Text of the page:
Time Dilation

The naively ambitious starting point for this project was the idea for a space farming game, wherein the player must manage an interplanetary farming supply chain at relativistic distances and speeds. The core mechanic would involve deciding when to send off your ships at how fast such that they return from their voyages, time dilation and all, with a full harvest of crops.

Pretty early on I encountered two glaring problems with this idea. To start, a game centered around logistics management combined with astrophysics must have such a small niche that it might not even exist, but more importantly I realised that I hadn’t wrapped my head around time dilation enough to do anything productive with it. I needed to approach the concept in a much smaller way first.

I scoped back and tried to start visualising time dilation in a more approachable (and manageable) way. An Intro To Special Relativity helped me begin to grasp at the concept, and at the very least provided the mathematic foundation to start putting something together in Unity.

The google image result for “Time Dilation”. Not particularly intuitive.

The Universe

public class Universe : MonoBehaviour
    public static float c = 2;
    public static float InverseGamma(float v)
        float y = 0;
        y = Mathf.Sqrt(1 - Mathf.Pow(v, 2) / Mathf.Pow(c, 2));
        return y;

The class above controls the laws of physics for my simulation. c is the absolute maximum velocity in the world (speed of light), which is very low for the sake of demonstration. InverseGamma() is the equation that describes time dilation, or the Lorentz transformation. In this case, because all of our scripts run on the observed objects and not the observer (more on that below), we use the inverse transformation.

Controlling Time

public class TimeController : MonoBehaviour
    float velocity;
    Vector3 pPosition;
    public float localTimeSinceStart = 0;
    void Start()
        pPosition = transform.position;

    private void FixedUpdate()
        //Calculate velocity in units per (realtime) second:
        Vector3 vel = this.transform.position - pPosition;
        vel /= Time.fixedDeltaTime;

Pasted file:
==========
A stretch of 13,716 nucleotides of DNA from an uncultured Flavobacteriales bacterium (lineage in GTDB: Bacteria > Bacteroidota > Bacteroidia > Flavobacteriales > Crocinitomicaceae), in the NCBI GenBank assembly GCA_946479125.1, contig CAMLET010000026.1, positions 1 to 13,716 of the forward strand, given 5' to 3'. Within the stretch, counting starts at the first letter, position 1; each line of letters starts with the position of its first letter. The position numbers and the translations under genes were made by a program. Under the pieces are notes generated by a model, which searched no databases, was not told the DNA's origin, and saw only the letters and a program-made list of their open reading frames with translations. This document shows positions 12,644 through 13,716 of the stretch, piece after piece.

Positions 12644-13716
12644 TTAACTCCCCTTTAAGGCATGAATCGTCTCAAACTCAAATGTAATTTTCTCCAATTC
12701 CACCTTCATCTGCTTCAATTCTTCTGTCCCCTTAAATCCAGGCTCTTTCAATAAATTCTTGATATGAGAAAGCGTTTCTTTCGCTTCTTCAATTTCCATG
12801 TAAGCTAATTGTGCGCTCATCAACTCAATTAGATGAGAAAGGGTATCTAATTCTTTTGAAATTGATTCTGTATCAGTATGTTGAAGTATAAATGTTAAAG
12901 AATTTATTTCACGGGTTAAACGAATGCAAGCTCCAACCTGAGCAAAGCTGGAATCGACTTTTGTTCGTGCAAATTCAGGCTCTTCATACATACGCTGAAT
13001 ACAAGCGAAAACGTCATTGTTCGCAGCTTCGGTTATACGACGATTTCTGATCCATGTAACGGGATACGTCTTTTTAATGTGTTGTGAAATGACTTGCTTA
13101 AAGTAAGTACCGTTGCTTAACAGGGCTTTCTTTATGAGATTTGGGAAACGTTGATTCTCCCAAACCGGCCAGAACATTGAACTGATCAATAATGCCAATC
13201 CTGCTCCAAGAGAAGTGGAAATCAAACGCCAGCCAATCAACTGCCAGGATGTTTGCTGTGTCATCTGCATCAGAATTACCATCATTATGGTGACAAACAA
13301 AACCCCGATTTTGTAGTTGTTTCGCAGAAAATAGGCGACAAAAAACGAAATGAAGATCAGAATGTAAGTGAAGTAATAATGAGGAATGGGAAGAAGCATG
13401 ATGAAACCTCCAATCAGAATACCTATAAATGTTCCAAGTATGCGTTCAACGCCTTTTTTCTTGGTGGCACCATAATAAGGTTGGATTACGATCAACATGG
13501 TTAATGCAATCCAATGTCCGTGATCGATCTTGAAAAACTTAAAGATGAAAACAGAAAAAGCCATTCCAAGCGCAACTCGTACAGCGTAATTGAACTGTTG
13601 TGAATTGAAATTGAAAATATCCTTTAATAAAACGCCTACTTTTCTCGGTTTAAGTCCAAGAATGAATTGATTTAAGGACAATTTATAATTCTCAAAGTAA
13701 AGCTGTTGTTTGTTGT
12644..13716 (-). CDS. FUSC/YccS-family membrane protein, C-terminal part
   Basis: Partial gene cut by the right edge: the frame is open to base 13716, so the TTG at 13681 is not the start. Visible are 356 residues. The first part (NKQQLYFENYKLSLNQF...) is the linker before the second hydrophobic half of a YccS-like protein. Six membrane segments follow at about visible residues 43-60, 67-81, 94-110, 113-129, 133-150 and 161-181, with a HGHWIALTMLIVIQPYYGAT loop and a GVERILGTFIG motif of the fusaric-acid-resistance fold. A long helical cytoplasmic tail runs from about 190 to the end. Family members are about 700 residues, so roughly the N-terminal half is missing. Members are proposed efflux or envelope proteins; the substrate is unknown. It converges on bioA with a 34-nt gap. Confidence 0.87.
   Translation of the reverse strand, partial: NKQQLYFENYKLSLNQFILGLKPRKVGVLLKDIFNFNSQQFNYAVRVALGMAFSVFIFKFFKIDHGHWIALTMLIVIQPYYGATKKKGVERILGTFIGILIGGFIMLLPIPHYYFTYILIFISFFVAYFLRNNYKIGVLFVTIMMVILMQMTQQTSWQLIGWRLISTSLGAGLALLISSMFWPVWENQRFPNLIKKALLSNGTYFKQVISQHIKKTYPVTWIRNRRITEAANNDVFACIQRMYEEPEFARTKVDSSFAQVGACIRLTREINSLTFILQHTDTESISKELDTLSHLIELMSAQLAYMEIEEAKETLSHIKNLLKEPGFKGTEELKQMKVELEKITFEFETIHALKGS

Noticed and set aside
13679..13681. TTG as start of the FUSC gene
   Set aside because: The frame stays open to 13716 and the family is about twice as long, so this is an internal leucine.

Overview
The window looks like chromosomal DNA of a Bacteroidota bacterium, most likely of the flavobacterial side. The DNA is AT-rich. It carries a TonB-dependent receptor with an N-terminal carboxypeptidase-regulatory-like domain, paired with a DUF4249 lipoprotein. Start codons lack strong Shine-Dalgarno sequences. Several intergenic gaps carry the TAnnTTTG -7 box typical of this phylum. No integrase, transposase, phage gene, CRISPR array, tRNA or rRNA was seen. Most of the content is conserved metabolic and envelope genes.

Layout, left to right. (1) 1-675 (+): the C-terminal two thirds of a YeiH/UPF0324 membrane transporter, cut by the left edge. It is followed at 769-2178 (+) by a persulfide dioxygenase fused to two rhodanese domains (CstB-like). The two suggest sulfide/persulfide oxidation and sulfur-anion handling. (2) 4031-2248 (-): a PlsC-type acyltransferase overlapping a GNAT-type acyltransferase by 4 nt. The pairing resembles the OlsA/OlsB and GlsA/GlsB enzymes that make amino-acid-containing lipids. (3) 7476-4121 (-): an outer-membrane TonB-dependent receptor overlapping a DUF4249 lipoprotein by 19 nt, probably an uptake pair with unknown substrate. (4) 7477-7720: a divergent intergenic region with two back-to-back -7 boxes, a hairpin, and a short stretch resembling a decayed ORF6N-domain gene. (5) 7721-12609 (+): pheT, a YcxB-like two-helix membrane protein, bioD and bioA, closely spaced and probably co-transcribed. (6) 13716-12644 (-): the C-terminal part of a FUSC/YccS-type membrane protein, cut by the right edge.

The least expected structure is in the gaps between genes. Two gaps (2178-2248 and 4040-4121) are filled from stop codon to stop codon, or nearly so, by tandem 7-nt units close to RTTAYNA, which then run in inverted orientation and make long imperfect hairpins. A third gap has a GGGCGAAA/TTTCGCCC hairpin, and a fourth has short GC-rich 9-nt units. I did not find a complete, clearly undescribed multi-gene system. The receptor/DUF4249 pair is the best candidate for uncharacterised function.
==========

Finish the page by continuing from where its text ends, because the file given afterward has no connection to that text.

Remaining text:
velocity = vel.magnitude;  // Units per RT second;

        pPosition = transform.position;

        //Acculmulate local time elapsed
        localTimeSinceStart += GetDilatedInterval(Time.fixedDeltaTime);

    public float GetDilatedInterval(float observerTimeElapsed)
        //In the reference frame of /THIS/ object, the 
        //transformation is the INVERSE of the observer's reference frame.

        //i.e. we have to inverse the dilation equation 
        //to get what the time is from this object's 
        //perspective, relative to the observer.
        return observerTimeElapsed * Universe.InverseGamma(velocity);

The TimeController class controls the timing functions of the simulation. Each object that can move has this script attached. The script will calculate and store what the time since the start of the simulation is for that object, from the observer’s perspective (i.e. relative to the object at rest).

To calculate the ‘local’ time, we use Unity’s physic simulation tool, fixedDeltaTime. Unlike the standard “Update()” loop which is subject to variable framerates, “FixedUpdate()” runs on a separate thread and guarantees a fixed interval between its cycles. This is good for simulating physics in general, and in this case I’ve used this fixed time as my ‘quanta’ from which all other time is based. A single interval of the fixed loop is stretched out (via the Lorentz transform) for the objects which are moving quickly.

This script replaces the standard Time class for the Unity game engine. For instance, if an object is supposed to change colour after 5 seconds have elapsed, instead of retrieving Time.realTimeSinceStart, we can query this.TimeController.localTimeSinceStart.

Managing Events

There is a definite liberty that we are taking with this whole situation. If the speed of light is low in this universe, we as observers would only be seeing the light from these events much later, and the idea of simultaneity would immediately break down (as it does in our universe at interplanetary distances).